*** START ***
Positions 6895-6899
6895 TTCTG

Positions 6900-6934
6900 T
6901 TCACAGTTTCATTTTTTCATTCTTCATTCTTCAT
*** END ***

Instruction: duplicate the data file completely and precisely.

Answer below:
Positions 6895-6899
6895 TTCTG

Positions 6900-6934
6900 T
6901 TCACAGTTTCATTTTTTCATTCTTCATTCTTCAT